James Prinsep, known for his work with the Brahmi script, first edited and translated this inscription in April 1838. It thereafter attracted a series of visits, revisions and scholarly publications, including those by Lassen, Wilson, Fleet and the significant work of Bhagvanlal Indraji and Bhau Daji in 1862. The edition and interpretation published by Bhau Daji was reviewed and revised further by Eggeling with collotype estampages by Burgess. Kielhorn's translation was published in the Epigraphia Indica Volume VIII, and the translation below is based on it.
The inscription is significant as a historical record of public works in ancient India, nearly 500 years before the inscription was created. It mentions the construction of a water reservoir named Sudarshana nearby, during the reign of the Maurya Empire founder Chandragupta Maurya by Vaishya Pushyagupta. Later, during the reign of Ashoka, it mentions a Yavana king named Tushaspha building conduits. According to Dilip Chakrabarti, a professor of South Asian archaeology at the Cambridge University, the inscription is an evidence of historical record keeping tradition in ancient India because Rudradaman otherwise would not have known the names of people involved in the project in 4th-century BCE, or who later worked on the water reservoir in following centuries, before Rudradaman promoted his Sanskrit inscription in 150 CE.
The Junagadh rock inscription also highlights an eulogy-style Sanskrit from the 2nd-century. It is the first long inscription in fairly standard Sanskrit that has survived into the modern era. According to Salomon, the inscription "represents a turning point in the history of epigraphic Sanskrit. This is the first long inscription recorded entirely in more or less standard Sanskrit, as well as the first extensive record in the poetic style. Although further specimens of such poetic prasastis in Sanskrit are not found until the Gupta era, from a stylistic point of view Rudradaman's inscription is clearly their prototype". The Western Satraps successors of Rudradaman, however, were not influenced by this inscription's literary style, but preferred a less formal hybrid Sanskrit language.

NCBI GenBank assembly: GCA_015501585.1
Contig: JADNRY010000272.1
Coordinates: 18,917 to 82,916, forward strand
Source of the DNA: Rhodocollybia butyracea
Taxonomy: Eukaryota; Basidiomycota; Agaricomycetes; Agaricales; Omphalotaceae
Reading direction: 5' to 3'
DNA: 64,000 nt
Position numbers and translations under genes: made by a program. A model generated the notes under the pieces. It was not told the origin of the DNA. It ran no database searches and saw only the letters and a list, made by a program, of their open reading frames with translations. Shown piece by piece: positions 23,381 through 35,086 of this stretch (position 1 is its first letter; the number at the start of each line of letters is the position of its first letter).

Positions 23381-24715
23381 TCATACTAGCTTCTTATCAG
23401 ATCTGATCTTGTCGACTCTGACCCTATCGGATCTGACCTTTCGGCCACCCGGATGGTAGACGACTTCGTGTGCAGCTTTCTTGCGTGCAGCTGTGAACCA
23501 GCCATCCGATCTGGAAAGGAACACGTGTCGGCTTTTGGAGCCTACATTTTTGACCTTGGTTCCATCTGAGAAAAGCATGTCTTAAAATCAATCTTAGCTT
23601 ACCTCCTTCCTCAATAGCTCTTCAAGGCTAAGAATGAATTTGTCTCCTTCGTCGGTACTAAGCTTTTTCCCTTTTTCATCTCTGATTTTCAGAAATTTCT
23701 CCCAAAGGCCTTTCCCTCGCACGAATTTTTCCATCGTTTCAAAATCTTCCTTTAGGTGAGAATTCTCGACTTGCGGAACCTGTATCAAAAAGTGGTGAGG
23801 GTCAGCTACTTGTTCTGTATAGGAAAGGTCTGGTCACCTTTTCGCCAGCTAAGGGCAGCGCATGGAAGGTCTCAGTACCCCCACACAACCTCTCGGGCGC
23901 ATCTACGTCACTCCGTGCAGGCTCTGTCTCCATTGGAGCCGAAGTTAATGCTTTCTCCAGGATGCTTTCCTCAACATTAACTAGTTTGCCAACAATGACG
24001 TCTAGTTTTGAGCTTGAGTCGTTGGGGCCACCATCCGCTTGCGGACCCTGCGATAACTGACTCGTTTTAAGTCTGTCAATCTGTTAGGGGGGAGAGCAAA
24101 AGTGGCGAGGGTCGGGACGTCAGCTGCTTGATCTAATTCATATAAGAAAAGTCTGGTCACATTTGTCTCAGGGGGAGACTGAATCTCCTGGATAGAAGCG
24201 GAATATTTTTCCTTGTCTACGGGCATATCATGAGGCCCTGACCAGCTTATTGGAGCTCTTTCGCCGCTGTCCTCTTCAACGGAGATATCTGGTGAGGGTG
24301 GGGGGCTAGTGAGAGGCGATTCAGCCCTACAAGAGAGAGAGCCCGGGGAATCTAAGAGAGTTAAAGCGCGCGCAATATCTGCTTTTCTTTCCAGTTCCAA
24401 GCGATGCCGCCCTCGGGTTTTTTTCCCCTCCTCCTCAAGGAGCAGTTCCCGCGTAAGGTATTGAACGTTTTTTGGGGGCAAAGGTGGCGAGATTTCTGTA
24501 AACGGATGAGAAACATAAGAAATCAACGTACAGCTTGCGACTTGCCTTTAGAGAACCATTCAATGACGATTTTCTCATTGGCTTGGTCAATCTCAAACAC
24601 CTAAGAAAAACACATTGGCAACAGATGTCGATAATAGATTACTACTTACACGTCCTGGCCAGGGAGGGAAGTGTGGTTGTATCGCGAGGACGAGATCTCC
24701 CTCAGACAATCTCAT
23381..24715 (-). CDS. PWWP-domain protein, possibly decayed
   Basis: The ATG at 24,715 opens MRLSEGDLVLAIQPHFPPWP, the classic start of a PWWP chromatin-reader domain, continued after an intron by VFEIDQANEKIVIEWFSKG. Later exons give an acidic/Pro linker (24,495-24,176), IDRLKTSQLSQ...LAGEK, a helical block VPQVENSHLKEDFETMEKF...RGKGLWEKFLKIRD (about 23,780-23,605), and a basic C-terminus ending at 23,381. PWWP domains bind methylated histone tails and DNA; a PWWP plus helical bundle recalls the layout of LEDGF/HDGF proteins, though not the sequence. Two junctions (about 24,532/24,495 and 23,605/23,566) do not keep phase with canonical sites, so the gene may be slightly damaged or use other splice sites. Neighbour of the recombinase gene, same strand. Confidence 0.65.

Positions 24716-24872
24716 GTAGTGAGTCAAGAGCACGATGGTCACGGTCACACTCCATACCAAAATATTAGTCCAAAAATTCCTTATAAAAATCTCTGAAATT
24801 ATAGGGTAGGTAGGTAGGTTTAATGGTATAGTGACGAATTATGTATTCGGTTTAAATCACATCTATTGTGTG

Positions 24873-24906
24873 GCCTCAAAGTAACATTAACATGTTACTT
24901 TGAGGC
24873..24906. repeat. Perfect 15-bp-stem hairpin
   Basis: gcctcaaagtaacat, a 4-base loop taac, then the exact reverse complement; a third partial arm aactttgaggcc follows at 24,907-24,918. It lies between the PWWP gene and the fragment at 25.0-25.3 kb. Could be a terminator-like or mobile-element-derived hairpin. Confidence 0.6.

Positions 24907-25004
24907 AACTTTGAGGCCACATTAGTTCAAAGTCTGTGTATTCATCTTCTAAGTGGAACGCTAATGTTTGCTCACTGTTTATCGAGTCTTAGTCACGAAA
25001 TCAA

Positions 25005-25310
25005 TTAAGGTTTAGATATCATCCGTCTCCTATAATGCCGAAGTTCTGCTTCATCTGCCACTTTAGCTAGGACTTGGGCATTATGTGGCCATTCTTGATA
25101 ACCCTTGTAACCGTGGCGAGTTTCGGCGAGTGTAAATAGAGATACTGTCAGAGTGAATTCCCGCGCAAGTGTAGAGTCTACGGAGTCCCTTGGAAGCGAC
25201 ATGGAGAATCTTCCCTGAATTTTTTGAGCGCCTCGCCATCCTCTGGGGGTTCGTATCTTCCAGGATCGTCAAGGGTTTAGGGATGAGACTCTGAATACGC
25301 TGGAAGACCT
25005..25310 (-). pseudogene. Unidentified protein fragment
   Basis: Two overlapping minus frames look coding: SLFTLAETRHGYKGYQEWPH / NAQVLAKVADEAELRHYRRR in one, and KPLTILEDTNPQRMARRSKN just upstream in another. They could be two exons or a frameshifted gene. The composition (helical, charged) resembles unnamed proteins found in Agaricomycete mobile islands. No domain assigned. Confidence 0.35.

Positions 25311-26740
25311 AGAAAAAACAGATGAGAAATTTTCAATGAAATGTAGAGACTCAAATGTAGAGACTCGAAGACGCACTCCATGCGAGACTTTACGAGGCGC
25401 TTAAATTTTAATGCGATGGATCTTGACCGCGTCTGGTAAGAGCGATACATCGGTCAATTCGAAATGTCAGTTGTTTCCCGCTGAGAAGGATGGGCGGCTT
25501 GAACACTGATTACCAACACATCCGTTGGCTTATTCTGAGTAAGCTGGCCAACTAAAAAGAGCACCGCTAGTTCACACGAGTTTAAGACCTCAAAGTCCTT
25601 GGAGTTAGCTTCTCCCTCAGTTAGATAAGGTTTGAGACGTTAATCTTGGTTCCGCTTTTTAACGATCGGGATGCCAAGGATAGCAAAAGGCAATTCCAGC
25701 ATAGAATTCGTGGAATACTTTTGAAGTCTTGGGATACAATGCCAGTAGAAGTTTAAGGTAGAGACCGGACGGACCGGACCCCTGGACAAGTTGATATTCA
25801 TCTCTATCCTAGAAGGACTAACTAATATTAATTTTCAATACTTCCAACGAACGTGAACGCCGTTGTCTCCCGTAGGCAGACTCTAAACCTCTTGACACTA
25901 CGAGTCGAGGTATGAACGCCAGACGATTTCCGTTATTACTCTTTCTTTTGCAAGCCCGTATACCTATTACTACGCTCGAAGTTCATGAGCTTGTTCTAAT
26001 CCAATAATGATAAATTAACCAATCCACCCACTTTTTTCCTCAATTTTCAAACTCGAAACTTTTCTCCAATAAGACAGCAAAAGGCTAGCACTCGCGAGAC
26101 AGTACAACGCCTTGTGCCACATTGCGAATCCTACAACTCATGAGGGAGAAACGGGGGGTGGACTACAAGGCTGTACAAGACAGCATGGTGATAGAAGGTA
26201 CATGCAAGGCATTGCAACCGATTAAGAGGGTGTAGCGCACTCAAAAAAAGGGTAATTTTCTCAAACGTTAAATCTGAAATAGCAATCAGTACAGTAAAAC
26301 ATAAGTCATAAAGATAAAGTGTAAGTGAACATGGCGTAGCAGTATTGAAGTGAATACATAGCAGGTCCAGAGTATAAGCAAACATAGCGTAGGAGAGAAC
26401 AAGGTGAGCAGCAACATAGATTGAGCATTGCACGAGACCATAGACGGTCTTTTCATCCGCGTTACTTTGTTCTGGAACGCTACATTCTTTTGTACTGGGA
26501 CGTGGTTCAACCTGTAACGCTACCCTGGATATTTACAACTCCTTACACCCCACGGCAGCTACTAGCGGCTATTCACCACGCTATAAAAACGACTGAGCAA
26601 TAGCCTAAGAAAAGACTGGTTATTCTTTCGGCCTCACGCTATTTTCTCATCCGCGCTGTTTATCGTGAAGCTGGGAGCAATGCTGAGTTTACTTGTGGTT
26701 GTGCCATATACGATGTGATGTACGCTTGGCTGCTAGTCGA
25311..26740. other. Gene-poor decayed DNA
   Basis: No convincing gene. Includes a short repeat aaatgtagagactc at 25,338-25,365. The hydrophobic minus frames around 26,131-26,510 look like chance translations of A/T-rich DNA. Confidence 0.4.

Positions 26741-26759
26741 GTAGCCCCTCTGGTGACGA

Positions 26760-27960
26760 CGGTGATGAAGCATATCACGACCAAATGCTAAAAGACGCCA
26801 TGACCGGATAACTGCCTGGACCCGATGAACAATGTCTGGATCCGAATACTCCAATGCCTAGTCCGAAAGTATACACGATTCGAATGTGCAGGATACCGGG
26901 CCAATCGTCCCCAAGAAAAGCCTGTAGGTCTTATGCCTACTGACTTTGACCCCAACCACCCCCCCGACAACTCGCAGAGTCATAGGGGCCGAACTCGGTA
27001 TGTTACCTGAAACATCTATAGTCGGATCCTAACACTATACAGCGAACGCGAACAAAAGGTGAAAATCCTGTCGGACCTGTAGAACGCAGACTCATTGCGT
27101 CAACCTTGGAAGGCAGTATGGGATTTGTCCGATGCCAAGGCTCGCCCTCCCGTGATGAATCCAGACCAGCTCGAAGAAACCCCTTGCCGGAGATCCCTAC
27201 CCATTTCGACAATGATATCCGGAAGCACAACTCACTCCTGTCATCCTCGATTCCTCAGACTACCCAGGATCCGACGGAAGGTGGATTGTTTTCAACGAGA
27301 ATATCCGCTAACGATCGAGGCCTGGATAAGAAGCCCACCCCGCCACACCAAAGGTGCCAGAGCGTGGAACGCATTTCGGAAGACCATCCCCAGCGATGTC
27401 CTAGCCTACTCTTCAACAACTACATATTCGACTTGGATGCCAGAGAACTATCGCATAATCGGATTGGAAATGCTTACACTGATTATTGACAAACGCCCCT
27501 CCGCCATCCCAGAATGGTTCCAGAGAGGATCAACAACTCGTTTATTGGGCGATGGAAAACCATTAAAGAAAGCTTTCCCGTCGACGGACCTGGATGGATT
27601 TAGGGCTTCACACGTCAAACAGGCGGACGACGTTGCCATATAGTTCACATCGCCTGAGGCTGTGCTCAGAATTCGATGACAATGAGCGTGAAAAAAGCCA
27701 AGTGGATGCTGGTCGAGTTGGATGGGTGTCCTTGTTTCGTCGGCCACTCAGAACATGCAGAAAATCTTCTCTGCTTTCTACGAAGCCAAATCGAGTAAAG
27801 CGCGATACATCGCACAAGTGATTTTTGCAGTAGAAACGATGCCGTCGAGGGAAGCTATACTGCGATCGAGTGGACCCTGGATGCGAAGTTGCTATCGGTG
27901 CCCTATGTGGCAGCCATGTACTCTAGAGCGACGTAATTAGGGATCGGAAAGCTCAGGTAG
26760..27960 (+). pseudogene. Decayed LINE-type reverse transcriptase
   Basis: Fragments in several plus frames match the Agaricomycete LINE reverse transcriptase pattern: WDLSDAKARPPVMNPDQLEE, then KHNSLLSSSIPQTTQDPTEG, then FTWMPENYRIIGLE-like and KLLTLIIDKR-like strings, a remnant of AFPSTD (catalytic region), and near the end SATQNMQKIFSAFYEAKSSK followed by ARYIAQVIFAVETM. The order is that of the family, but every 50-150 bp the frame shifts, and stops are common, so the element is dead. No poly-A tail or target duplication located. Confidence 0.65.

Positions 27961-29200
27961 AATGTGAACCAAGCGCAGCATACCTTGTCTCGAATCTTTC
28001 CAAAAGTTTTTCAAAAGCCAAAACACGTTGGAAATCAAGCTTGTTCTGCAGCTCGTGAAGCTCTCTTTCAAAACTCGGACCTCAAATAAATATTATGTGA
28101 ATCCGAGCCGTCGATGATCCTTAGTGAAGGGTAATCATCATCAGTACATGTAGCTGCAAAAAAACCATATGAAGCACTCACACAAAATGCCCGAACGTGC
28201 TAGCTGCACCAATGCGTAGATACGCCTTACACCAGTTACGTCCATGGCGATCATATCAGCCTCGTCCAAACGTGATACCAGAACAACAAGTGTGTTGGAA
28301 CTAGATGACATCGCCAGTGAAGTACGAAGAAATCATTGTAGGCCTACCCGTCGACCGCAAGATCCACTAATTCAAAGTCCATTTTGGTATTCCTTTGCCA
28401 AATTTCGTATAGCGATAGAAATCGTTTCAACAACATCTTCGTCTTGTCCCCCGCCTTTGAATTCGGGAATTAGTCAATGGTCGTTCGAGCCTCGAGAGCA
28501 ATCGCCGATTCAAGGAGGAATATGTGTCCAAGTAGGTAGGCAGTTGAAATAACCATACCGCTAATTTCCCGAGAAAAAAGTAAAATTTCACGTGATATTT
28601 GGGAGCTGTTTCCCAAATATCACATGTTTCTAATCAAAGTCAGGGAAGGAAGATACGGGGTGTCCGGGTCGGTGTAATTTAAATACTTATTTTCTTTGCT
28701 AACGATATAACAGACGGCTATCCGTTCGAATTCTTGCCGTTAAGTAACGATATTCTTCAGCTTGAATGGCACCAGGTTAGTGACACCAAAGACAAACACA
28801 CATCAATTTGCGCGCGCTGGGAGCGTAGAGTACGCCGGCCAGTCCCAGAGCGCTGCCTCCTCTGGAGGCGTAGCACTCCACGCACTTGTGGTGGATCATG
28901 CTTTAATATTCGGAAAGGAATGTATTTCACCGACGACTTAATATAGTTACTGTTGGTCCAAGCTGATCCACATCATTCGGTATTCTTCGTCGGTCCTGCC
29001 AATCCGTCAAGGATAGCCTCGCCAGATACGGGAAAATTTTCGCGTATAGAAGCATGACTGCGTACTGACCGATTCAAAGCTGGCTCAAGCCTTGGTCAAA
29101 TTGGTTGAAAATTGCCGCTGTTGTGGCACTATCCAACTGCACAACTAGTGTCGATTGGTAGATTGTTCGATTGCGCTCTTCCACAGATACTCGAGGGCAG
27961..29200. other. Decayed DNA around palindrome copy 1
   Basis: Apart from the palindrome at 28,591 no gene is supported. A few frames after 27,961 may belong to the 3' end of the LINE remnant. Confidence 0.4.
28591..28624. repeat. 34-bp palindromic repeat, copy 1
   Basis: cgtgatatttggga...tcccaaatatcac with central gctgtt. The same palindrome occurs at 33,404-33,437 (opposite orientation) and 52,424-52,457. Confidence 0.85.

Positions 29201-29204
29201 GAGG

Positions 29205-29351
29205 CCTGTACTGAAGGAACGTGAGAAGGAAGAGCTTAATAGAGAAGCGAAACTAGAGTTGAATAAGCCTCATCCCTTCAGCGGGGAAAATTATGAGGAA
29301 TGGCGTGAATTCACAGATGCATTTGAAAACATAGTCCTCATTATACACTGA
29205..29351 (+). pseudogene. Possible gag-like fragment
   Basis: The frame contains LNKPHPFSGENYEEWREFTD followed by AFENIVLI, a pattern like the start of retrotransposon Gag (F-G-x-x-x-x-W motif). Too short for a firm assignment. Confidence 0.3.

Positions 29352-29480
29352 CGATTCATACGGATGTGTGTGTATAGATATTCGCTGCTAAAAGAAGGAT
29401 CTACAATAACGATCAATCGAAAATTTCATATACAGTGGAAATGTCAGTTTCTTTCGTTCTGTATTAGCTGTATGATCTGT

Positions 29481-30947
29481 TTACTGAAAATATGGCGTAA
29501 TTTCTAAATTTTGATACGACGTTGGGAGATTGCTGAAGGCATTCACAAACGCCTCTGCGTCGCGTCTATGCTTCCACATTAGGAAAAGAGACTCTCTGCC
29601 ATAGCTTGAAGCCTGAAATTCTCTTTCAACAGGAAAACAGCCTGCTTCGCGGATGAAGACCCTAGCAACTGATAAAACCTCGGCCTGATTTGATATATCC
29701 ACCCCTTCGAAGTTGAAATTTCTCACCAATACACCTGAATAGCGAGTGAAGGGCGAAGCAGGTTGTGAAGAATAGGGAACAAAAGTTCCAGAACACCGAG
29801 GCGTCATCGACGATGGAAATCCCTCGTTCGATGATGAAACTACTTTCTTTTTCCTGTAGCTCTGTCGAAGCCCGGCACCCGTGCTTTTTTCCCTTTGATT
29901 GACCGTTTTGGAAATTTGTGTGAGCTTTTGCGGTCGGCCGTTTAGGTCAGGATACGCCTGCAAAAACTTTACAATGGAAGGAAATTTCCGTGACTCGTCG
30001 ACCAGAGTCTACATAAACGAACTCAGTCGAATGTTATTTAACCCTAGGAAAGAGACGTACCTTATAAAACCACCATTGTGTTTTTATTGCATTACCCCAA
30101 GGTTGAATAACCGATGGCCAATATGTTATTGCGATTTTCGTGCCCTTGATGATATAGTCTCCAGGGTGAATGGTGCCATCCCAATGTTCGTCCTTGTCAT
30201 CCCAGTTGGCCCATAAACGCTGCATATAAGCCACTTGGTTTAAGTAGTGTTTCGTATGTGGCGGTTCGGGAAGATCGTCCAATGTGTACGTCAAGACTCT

The inscription also is significant in recording that the modern era town of Junagadh has ancient roots and it was known as Girinagara in the 2nd-century CE. The mountain Girnar used to be called Urjayat then.
Rudradaman claims he defeated Vashishtiputra Satakarni
- Salomon, Richard (1998). Indian Epigraphy: A Guide to the Study of Inscriptions in Sanskrit, Prakrit, and the other Indo-Aryan Languages. Oxford University Press. pp. 89–90. ISBN 978-0-19-535666-3.
- Artefacts of History: Archaeology, Historiography and Indian Pasts, Sudeshna Guha, SAGE Publications India, 2015 p.50
- F. Kielhorn, Junagadh Rock Inscription of Rudradaman, Epigraphia Indica, Volume VIII, No. 6, pages 36-49
- Dilip K. Chakrabarti (1999). India, an Archaeological History: Palaeolithic Beginnings to Early Historic Foundations. Oxford University Press. pp. 294–295. ISBN 978-0-19-564573-6.
- Epigraphia Indica, Vol. VIII. Calcutta: Office of the Superintendent of Government Printing, 1905-6, 45-49
- "Junagadh Rock Inscription of Rudradaman", Project South Asia.Archived 23 February 2009 at the Wayback Machine
- Ichimura, Shōhei (2001). Buddhist Critical Spirituality: Prajñā and Śūnyatā. Motilal Banarsidass Publisher. p. 45. ISBN 9788120817982.